Sculpting BJD Head – Part 1

I was given this pack of Das paper clay about 5 years ago and I’ve never really done anything with it other than prop my desk lol. So one day when I was bored I tinkered with it and tried to make a doll head. These pics are several weeks ago before I stuffed up my hand.

The first thing I did was used my Dollshe Saint Old Hound Body as a reference for size. I’ve stuck his torso part onto a box so I can turn it around while I work on the head because I didn’t have a lazy susan. Then I used a balsa wood stick which I wrapped with some foil to give me a ‘head start’ (still with the bad puns I’m sorry!)



The next step is I cover the foil core with some Das paper clay like this:



I covered the clay with some cling plastic wrap and occasionally spraying it with water so I can keep the clay from drying out and therefore remain maleable for me to nudge and poke it until it resembles the shape of head that I’d like. From a perspective of a complete novice, I can say that this process of creating a head shape that I like is probably one of the hardest steps. I’m finding I have a tendency to build a shallow forehead and a protruding snout, making the head appear more ape-like than human, whereas a human head as more prominent forehead and back set jaw (especially for Caucassian faces).


Now for me anyway, the most important thing to know before I can even dream about sculpting a head is about the human face proportions and the 1/3 rule. Without knowing this rule, the face will not look human. This was a good guide:




Then I spent several days (yes I’m sloooww) tinkering with getting more shape out of my base head shape.



I have to keep remembering to keep the jaw back behind the forehead!! Otherwise, APE-MAN!!



I’m quickly learning a second most difficult thing about sculpting a face: symmetry. Omg, if your symmetry is off, the entire face just falls apart. I haven’t got an answer to this one other than using a mirror and loads of practise ahead!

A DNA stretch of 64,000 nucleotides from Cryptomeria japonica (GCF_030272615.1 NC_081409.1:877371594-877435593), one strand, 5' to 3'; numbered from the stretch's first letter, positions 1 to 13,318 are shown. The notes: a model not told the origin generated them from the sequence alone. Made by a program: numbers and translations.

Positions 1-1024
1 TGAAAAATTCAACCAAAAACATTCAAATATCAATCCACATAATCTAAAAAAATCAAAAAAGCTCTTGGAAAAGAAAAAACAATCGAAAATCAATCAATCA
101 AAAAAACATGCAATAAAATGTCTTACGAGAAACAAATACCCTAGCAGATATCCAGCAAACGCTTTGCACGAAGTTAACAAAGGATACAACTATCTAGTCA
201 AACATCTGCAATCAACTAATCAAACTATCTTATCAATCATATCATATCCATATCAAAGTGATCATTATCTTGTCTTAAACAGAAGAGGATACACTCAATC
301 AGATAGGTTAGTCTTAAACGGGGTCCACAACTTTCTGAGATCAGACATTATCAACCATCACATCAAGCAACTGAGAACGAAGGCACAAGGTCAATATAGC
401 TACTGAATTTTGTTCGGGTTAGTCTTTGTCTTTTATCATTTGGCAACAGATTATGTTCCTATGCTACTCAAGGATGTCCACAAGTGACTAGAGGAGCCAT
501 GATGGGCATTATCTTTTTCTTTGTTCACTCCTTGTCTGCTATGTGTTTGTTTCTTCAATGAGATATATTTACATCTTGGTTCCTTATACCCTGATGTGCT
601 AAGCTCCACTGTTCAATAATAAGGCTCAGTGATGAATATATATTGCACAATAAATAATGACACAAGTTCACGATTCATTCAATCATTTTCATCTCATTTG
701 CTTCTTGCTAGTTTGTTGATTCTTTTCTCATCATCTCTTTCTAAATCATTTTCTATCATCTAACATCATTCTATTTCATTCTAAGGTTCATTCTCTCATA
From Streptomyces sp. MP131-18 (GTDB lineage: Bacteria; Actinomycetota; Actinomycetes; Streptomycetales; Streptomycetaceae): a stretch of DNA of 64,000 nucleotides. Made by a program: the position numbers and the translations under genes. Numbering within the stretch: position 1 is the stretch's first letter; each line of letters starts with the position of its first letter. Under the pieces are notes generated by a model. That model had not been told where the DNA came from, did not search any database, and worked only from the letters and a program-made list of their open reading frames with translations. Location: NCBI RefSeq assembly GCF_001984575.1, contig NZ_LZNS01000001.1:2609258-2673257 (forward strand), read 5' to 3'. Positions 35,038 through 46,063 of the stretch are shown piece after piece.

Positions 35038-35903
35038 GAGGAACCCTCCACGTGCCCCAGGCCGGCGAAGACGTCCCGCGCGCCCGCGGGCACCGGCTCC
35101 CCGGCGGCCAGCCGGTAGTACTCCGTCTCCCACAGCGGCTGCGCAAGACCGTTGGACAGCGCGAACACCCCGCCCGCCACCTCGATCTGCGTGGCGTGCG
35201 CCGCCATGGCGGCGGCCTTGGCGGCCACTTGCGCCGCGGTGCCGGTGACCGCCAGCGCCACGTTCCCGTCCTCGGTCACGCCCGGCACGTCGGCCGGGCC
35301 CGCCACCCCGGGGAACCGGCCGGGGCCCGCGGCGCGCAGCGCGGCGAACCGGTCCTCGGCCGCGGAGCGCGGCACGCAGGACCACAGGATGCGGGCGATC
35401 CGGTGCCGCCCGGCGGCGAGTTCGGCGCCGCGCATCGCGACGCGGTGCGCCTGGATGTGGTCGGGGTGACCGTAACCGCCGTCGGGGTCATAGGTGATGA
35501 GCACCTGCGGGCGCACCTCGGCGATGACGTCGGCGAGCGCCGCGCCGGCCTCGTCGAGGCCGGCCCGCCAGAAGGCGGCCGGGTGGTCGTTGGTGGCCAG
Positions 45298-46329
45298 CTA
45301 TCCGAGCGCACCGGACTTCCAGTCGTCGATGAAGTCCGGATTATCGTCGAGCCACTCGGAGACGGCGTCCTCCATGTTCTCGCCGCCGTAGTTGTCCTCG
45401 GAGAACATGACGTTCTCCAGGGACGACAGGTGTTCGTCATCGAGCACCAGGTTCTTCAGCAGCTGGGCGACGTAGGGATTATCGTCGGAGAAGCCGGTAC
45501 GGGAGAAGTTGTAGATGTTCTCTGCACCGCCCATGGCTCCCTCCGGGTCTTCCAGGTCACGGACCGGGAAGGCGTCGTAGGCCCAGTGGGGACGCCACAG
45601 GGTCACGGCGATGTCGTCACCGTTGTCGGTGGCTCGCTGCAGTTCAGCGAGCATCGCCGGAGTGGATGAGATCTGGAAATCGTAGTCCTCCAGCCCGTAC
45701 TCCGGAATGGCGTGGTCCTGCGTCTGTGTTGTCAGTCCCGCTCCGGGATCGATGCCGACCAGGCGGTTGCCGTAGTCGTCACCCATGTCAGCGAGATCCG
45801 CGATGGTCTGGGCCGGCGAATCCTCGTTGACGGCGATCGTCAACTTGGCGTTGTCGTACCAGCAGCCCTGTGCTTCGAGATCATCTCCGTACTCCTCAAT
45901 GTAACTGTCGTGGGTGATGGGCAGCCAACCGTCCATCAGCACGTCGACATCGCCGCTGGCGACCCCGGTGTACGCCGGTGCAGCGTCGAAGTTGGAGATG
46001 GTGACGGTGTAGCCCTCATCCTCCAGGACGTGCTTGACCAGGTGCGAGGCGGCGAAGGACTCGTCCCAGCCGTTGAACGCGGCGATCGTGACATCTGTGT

The rest of the progress is about adding more clay on top of the basic shape and when it’s too much I shave that away using some tools such as these. I didn’t have all of these in the early days so I was just mainly sculpting with my hands, but once I begin to make the nose I realise I can’t just do it with my nails anymore, so I bought these from Ebay which are so cheap but useful!


Oh yes, I also changed my clay. Das clay is cheaper and coarser so it’s great for just forming the basic shape of the head, but it’s not good for fine detailing. For that I switch to La Doll clay as pictured above. There are many kinds of La Doll clay (Premix, La Doll original and Premier), the best one for a beginner I think is the Premier. It’s a lot more forgiving and uniform rate of melting. Easy to shape with just a paint brush for the really fine details I found. You can see where I’ve used Premier clay on top of Das because it’s a lot whiter.






It’s always good idea to keep turning the head as I sculpt to check the symmetry.




Sculpting BJD Head – Part 1

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